Multicasting (and broadcasting which is also discussed in this article) provides a means to direct a single packet to more than one host. Special addresses are defined for this purpose and are handled specially by network adapters, networking hardware, and IP stacks.
IPv4 specifications provide broadcasting and multicasting; IPv6 provides multicasting but replaces broadcasting by special multicast modes. UNIX domain sockets do not know broadcasting or multicasting.
The following examples use UDP/IPv4 only. However, they can easily be adapted for raw IPv4 sockets. IPv6 multicasting has not yet been successfully used with socat; please contact the author if you have positive experiences or ideas that go beyond IPV6_ADD_MEMBERSHIP.
All multicast examples presented in this document use multicast address 126.96.36.199; it can be replaced by any valid IPv4 multicast address (except all-systems).
We assume a local network with address 192.168.10.0 and mask 255.255.255.0; an eventual "client" has 192.168.10.1, example "server" and example peer have 192.168.10.2 in all examples. Change these addresses and mask to your own requirements.
All the following examples work bidirectionally except when otherwise noticed. For "clients" we just use STDIO, and for "servers" we use EXEC:hostname which ingores its input but shows us which host the reply comes from. Replace these socat addresses with what is appropriate for your needs (e.g. shell script invocations). Port 6666 can be replaced with any other port (but for ports < 1024 root privilege might be required).
Different kinds of broadcast addresses exist: 255.255.255.255 is local network only; for the IPv4 network 192.168.10.0/24 the "official" broadcast address is 192.168.10.255; the network address 192.168.10.0 is also interpreted as broadcast by some hosts. The two latter forms are routed by gateways. In the following examples we only use broadcast address 192.168.10.255.
This example builds something like a "supervisor" or "client" that communicates with a set of "servers". The supervisor may send packets to the multicast address, and the servers may send response packets. Note that the servers would also respond to other clients' requests.
Multicast server:socat UDP4-RECVFROM:6666,ip-add-membership=188.8.131.52:192.168.10.2,fork EXEC:hostname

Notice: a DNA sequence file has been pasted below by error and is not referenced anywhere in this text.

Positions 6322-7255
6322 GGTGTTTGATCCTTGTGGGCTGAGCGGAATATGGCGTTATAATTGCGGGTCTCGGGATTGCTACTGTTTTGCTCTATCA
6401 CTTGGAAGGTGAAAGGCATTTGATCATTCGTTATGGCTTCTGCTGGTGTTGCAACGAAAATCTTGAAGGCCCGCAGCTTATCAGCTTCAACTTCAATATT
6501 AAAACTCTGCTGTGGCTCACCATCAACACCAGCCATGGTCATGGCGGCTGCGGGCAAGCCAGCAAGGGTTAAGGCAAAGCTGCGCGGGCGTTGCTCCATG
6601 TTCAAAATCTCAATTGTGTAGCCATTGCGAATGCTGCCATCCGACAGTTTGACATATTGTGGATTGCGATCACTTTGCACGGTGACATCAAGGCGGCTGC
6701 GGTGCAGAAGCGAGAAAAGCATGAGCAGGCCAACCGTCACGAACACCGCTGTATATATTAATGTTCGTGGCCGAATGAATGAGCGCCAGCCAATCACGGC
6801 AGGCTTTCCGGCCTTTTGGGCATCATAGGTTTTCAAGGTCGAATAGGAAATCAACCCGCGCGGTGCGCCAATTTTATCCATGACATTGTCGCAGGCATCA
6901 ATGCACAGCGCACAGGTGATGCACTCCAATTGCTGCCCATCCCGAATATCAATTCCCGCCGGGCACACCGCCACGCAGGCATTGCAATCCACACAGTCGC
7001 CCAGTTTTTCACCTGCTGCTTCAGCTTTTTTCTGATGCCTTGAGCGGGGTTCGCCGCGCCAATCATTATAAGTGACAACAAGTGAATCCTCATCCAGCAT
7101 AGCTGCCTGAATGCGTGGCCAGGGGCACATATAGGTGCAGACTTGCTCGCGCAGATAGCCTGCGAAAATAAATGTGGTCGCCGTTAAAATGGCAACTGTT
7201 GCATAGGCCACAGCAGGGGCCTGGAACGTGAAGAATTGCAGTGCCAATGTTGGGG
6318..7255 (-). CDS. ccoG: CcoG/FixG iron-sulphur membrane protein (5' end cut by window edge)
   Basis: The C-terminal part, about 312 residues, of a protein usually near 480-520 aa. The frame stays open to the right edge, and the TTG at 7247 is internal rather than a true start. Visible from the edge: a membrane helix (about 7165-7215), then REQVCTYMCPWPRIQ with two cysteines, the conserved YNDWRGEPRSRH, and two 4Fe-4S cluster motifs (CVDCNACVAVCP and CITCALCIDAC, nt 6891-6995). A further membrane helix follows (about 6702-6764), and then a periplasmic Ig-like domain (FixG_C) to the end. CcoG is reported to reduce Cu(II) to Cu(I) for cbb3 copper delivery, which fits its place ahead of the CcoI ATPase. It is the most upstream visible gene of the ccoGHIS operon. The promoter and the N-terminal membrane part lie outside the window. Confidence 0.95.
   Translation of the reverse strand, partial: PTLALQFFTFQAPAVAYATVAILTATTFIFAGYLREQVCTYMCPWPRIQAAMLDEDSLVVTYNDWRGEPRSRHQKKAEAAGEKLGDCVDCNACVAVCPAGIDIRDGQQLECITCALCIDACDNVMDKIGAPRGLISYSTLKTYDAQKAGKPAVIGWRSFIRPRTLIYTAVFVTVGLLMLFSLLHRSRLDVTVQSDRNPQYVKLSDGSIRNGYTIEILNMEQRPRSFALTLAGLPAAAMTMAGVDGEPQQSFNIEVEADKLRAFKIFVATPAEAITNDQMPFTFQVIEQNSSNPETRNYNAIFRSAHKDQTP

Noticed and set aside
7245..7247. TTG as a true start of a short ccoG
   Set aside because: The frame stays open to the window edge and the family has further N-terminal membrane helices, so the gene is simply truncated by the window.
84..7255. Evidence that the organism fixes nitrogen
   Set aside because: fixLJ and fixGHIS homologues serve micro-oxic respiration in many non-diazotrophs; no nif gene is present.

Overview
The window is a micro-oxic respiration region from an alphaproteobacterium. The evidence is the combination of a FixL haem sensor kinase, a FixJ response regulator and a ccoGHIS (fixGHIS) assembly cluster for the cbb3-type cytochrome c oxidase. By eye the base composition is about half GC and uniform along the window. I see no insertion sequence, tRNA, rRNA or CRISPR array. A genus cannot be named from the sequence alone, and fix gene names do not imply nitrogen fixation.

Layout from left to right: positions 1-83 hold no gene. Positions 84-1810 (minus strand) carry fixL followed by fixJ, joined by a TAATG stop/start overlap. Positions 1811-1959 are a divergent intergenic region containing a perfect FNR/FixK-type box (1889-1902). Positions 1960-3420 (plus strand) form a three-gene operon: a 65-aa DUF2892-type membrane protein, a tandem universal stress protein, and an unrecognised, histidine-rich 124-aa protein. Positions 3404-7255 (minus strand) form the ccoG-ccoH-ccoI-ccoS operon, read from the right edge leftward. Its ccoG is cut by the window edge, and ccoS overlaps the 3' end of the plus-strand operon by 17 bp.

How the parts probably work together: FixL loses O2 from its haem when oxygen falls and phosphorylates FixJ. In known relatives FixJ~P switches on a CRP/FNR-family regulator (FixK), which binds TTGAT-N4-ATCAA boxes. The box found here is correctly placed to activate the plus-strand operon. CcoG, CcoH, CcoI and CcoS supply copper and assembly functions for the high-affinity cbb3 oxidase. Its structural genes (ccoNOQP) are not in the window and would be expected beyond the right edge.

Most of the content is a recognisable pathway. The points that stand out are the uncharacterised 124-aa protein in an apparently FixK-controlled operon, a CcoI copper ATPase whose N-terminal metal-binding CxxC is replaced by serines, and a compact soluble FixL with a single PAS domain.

This command receives multicast packets addressed to 184.108.40.206 and forks a child process for each. The child processes may each send one or more reply packets back to the particular sender. 192.168.10.2 means the address of the interface where multicasts should be received. Run this command on a number of hosts, and they will all respond in parallel.
Multicast client:socat STDIO UDP4-DATAGRAM:220.127.116.11:6666,range=192.168.10.0/24
This process transfers data from stdin to the multicast address, and transfers packets received from the local network to stdout. It does not matter in which direction the first data is passed. A packet from the network is accepted by the IP stack for our socket if:
Broadcast server:socat UDP4-RECVFROM:6666,broadcast,fork EXEC:hostname
This command receives packets addressed to a local broadcast address and forks a child process for each. The child processes may each send one or more reply packets back to the particular sender. Run this command on a number of hosts, and they will all respond in parallel.
Broadcast client:socat STDIO UDP4-DATAGRAM:192.168.10.255:6666,broadcast,range=192.168.10.0/24
This process transfers data from stdin to the broadcast address, and transfers packets received from the local network to stdout. It does not matter in which direction the first data is passed. A packet from the network is accepted by the IP stack for our socket if:
The broadcast option is only required for sending or receiving local broadcasts.
It is possible to combine multicast sender and receiver in one socat address. This allows to start processes on different hosts on the local network that will communicate symmetrically, so each process can send messages that are received by all the other ones.socat STDIO UDP4-DATAGRAM:18.104.22.168:6666,bind=:6666,range=192.168.10.0/24,ip-add-membership=22.214.171.124:192.168.10.2
This command is valid for host 192.168.10.2; adapt this address to the particular interface addresses of the hosts.
Starting this process opens a socket on port 6666 that will receive packets directed to multicast address 126.96.36.199. Only packets with matching source address and source port 6666 will be handled though. When this process sends data to the network the packets will be addressed to 188.8.131.52:6666 and have a source address of 192.168.10.2:6666, matching the accept criteria of the peers on the local network.
Note: this command receives the packets it just has sent; add option ip-multicast-loop=0 if this in undesired.